Max HR = 220 - your age Rest HR = taken first thing in the morning Working HR = Max HR - Rest HR Training zone = % x working HR + rest HR.
I certainly prefer the look of the zones calculated by this method as it gives you a slightly higher HR for each zone. I have enough dificulty running slow enough as it is to keep below the different %ages and I'd rather not have to start walking.

12 Monkeys

Purdy''s reported approach certainly seems more valid based on my perceived effort tat these HRs.

Princess Cancer Pants

That's it! Now I am defintely NOT getting a HRM--I hate Math and I already have too much running-related stuff to obsess over as is. k

## '17 Goals:

• Chemo

• Chemo-Radiation

• Surgery

• Return to kicking my own ass by 2018

She was not strong. She was valiant. Radiant. Brave and broken. The beauty she discovered in the aftermath was unparalleled to anything she had known before, because it had come at such a cost.

~ Unknown

Now if you want to really cloud the issue Take 205 and subtract 1/2 your age and use that as your max HR. For me this comes to 176, exactly what I was able to get testing on the Treadmill. I Use Prudey's meathod along with my tested HR which conforms to the above formula.
Age is not an illusion
Your max HR may or may not be about 220 - your age... if it were true for all people, I'd be AT MOST 18 years old instead of 33..., since I hit 202 towards the end of my last 5K without any ill effects (other than not wanting to run any faster!). Hey... maybe it's true after all! Running DOES make you younger, right? Seriously, though, everyone's different. Your actual maximum may be higher or lower than what the formula says... so you may need to tinker with your training zones too.

Roads were made for journeys...

vicentefrijole

Yeah, I have to agree that any of these formulas involving age are going to be pretty loose estimates... I think a better way to find your Max HR is to actually max out your heart rate! I've been following a schedule in Advanced Marathoning (by Pfitzinger & Douglas), which describes these things very nicely. They suggest runnning three 600 meter intervals, sllightly uphill, with very little rest in between.. by the last interval, you should be pretty close to Max (and probably feel pretty lousy too)! By the way, this book also discusses the heart rate question posed by Purdey, except they call these terms % Max Heart Rate and % Heart Rate Reserve. The first is the number we are all used to talking about (and I think it's safe to assume is the number that most things refer to). The second number is a little more accurate for each runner's abilities and is calculated just as others have described (MaxHR - Resting = HRR) I figure that using either the % of MaxHR or HRR is just fine... HRR might be a little more physiological, but MaxHR is a lot easier to keep track of. I am pretty sure that Polar software (and other sources) are using plain old MaxHR, unless otherwise specified.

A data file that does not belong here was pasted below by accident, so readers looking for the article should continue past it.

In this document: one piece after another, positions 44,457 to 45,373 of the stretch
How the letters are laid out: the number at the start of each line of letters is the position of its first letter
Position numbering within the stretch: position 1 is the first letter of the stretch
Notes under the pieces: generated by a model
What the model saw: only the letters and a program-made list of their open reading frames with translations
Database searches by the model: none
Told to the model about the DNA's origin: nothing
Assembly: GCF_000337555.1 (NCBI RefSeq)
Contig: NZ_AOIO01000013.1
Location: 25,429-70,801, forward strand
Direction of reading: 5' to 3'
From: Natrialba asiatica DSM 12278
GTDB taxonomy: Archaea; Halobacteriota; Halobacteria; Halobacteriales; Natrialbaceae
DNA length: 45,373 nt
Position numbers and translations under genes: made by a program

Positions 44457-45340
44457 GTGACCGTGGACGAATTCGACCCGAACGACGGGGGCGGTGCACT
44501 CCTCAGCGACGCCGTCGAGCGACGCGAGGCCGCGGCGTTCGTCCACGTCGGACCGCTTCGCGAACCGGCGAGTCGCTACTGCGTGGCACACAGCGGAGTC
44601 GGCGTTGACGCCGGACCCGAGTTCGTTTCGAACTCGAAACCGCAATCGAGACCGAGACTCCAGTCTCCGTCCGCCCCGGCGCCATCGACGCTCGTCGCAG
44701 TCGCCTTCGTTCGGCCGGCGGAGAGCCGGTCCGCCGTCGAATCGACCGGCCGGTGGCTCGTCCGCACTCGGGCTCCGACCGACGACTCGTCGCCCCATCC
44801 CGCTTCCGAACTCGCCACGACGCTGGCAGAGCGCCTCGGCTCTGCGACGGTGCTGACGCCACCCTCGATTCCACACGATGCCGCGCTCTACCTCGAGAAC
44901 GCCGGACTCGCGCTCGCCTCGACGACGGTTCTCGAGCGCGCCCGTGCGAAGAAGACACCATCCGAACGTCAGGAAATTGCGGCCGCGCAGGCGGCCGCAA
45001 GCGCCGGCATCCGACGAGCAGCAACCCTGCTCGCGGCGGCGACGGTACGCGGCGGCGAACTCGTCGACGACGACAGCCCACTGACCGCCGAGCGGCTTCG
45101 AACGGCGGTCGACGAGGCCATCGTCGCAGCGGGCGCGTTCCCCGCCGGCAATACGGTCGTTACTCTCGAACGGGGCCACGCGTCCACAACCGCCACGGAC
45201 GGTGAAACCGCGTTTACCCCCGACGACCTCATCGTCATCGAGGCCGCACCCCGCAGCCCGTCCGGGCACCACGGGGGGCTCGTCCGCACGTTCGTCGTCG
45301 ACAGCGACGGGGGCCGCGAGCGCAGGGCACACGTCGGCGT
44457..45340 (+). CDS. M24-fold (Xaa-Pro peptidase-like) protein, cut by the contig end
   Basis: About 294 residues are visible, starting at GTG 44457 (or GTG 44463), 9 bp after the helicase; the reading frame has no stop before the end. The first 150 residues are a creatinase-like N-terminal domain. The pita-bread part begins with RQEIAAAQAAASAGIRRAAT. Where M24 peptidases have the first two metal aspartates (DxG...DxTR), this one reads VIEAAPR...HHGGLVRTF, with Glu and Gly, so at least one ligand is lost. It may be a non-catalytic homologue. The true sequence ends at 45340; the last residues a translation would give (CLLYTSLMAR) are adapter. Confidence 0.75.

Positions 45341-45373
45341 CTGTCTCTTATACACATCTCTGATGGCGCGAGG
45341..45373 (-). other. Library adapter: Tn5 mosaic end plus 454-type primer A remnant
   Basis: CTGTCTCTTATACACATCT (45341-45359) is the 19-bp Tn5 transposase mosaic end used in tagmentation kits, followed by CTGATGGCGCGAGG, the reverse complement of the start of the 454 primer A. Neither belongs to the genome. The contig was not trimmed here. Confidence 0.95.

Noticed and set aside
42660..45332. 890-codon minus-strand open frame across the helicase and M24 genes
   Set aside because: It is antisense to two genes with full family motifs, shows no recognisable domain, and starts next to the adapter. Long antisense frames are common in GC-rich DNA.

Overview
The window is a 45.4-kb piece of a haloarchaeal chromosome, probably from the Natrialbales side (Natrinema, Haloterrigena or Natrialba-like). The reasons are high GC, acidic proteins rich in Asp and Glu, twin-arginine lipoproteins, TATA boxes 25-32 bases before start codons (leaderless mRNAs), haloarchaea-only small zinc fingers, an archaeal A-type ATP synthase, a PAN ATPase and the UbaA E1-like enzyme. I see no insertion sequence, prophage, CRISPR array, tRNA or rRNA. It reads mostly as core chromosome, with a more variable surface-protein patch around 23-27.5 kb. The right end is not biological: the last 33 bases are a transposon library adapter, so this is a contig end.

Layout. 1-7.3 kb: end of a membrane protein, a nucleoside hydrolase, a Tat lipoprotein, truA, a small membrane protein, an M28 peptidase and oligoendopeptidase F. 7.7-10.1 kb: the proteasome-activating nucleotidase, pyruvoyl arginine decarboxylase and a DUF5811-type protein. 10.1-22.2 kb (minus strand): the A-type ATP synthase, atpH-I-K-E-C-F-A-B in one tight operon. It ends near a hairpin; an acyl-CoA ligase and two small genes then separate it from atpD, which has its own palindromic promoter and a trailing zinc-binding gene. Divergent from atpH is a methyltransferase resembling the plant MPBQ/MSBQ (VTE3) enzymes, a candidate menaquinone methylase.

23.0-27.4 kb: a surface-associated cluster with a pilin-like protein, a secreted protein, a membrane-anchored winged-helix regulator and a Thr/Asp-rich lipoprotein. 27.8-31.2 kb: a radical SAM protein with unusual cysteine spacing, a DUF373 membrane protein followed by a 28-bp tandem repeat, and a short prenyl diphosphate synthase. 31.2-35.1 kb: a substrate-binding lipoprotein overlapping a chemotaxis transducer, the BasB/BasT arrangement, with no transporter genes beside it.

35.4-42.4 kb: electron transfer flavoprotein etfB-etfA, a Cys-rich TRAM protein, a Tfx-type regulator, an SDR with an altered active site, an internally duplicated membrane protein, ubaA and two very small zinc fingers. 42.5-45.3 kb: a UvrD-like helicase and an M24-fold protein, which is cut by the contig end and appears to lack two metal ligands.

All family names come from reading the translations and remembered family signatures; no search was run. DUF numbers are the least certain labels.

Hey guys thanks for that. I'm convinced that my calculations are pretty good - and also convinced that the best way of determining your max HR is to try to max out with a few hard intervals (rather than using a "one size fits all" calculation). Alternatively we could all leave the HRM and stopwatch at home and go out to enjoy our running for a while!!
One of my very favorite things about running (or not) is the fact that I can read three different articles, from three different Olympians who are all acknowledged experts in the field, and get three pieces of advice that absolutely contradict each other. When I retire, maybe I'll go get my own Ph.D. in sports medicine or something similar so I, too, can write articles that say exactly the opposite of what the last article you just read says.
E-mail: JakeKnight2002@aol.com